Director of Research and Evaluation, John W. Gardner Center, Stanford University
Rebecca London holds a Ph.D. in Human Development and Social Policy and an M.A. in Economics, both from Northwestern University.
Rebecca joined the CJTC in the 2000-2001 academic year and was an Associate Research Professor in Economics at UCSC. Her research at CJTC concentrated on issues facing low-income families and youth. With funds from the Annie E. Casey Foundation, the Spencer Foundation, the Smith Richardson Foundation, the Association of Public Policy and Management, the David and Lucile Packard Foundation, and UC ACCORD, she pursued a research agenda on the consequences of welfare receipt and reform for single-mother families. Much of her work examined family formation outcomes, including living arrangements, births, and marriage. She has also studied the consequences of diversion assistance, a new program available after the 1996 welfare reforms. She completed a project examining the consequences of welfare recipients' college attendance and graduation on their future self-reliance and time on aid.
Another strand of her research concentrated on disadvantaged youth. With funding from the William T. Grant Foundation and the Community Technology Foundation of California, she studyed youth and the digital divide. She lead a team of researchers to study the ways that community technology centers assist youth to achieve their educational and career goals.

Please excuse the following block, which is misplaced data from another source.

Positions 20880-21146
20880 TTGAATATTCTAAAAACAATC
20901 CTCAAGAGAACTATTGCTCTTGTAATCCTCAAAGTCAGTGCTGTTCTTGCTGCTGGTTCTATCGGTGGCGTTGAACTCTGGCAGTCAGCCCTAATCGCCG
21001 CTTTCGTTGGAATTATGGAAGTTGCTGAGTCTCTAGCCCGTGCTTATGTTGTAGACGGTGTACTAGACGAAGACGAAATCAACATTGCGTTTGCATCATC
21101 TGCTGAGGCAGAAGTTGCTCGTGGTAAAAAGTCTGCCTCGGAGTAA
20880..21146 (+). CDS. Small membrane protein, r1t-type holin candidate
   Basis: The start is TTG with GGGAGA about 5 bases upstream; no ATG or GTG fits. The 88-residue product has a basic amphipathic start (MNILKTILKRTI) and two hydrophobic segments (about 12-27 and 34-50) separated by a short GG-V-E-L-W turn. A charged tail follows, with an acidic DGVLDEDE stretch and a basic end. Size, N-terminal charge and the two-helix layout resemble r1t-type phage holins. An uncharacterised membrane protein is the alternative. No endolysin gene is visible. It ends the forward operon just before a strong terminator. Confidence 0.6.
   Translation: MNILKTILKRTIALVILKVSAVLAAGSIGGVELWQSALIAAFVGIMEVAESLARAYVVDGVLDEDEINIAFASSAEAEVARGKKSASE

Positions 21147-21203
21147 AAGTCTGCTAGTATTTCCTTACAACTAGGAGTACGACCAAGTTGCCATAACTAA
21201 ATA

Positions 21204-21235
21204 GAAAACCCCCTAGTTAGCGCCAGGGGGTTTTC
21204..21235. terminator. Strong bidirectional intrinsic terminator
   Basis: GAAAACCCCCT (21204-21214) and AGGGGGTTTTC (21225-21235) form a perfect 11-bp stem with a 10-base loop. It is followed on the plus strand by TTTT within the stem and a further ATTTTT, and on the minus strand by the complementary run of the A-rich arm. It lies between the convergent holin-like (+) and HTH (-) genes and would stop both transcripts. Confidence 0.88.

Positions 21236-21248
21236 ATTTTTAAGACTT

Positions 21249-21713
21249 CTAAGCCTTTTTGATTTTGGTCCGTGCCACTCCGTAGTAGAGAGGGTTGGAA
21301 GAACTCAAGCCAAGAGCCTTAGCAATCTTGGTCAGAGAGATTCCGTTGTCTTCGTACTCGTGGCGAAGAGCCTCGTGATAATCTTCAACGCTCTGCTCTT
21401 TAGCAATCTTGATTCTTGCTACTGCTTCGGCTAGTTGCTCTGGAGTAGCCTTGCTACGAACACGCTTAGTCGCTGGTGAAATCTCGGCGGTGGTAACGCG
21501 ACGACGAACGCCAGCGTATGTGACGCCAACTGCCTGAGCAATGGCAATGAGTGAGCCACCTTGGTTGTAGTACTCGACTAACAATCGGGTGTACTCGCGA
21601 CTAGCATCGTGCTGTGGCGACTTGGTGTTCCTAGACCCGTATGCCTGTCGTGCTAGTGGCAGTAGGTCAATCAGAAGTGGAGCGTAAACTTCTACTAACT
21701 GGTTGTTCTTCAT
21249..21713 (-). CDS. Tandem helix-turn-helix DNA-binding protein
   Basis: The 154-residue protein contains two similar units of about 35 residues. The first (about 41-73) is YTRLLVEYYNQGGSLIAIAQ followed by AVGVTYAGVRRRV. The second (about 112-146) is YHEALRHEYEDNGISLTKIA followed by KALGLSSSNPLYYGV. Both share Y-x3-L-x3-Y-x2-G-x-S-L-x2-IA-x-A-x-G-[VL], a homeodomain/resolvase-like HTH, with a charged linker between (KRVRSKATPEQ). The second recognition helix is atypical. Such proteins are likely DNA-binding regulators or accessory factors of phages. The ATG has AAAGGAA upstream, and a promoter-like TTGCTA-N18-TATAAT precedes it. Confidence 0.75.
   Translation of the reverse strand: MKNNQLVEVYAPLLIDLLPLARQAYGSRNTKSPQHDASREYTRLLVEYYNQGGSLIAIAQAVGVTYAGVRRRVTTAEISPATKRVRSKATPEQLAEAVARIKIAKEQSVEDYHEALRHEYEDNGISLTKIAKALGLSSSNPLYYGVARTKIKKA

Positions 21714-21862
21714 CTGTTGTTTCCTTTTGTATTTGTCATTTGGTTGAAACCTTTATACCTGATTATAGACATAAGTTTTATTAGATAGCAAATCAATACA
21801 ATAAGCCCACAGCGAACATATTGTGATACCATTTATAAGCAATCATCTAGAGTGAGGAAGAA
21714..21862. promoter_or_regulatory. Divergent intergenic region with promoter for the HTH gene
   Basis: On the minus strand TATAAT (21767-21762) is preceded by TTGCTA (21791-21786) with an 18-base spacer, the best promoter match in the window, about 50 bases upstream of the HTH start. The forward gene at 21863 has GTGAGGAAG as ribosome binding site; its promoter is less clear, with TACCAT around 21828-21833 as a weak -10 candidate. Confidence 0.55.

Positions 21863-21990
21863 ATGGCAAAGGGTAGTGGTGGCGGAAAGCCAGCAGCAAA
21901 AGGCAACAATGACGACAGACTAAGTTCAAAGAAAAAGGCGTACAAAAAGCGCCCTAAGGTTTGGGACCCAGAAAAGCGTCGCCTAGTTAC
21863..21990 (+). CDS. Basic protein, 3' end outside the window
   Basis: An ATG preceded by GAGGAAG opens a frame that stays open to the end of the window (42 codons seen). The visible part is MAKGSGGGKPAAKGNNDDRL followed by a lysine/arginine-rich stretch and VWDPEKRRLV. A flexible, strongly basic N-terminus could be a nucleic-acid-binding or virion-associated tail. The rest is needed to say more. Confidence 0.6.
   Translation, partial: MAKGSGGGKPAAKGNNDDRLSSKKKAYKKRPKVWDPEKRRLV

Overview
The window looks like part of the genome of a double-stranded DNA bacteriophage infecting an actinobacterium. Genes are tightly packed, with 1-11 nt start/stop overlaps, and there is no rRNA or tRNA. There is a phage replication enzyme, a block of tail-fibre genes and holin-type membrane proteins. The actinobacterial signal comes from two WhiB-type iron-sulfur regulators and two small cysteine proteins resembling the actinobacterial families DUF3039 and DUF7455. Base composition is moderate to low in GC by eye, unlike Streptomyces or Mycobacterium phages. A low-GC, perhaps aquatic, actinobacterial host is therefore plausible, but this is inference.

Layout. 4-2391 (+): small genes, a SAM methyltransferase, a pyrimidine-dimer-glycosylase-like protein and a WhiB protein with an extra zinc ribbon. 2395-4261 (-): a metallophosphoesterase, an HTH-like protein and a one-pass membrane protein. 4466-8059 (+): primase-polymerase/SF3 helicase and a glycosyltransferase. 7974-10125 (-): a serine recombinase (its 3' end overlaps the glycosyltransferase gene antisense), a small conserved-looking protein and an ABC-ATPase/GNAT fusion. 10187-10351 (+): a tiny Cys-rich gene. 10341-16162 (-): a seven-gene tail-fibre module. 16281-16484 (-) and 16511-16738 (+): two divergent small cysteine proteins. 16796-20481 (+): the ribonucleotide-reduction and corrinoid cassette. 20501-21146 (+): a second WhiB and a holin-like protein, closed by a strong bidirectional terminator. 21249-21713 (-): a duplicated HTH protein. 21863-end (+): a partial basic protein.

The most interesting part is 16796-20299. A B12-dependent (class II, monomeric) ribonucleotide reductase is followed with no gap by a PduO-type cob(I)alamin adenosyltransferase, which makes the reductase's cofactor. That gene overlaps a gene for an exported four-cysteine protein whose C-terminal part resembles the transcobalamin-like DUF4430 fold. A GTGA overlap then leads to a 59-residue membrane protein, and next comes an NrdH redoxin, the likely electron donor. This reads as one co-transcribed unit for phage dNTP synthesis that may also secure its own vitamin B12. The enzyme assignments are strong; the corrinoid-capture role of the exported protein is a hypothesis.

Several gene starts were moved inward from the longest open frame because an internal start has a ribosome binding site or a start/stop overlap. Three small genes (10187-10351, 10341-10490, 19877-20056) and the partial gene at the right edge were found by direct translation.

Dr. London's research has been published in numerous journals, including Demography, the Journal of Policy Analysis and Management, Social Service Review, Population Research and Policy Review, the Journal of Family Issues, the Journal of Higher Education, and others.
Prior to joining CJTC, Dr. London was Principal Analyst at Berkeley Policy Associates, during which time her research focused on evaluating family-related public assistance programs. She led teams of researchers in evaluating TANF programs in three states (Arkansas, Colorado and North Dakota) as well as in several California localities.
Welfare Reform and Family Project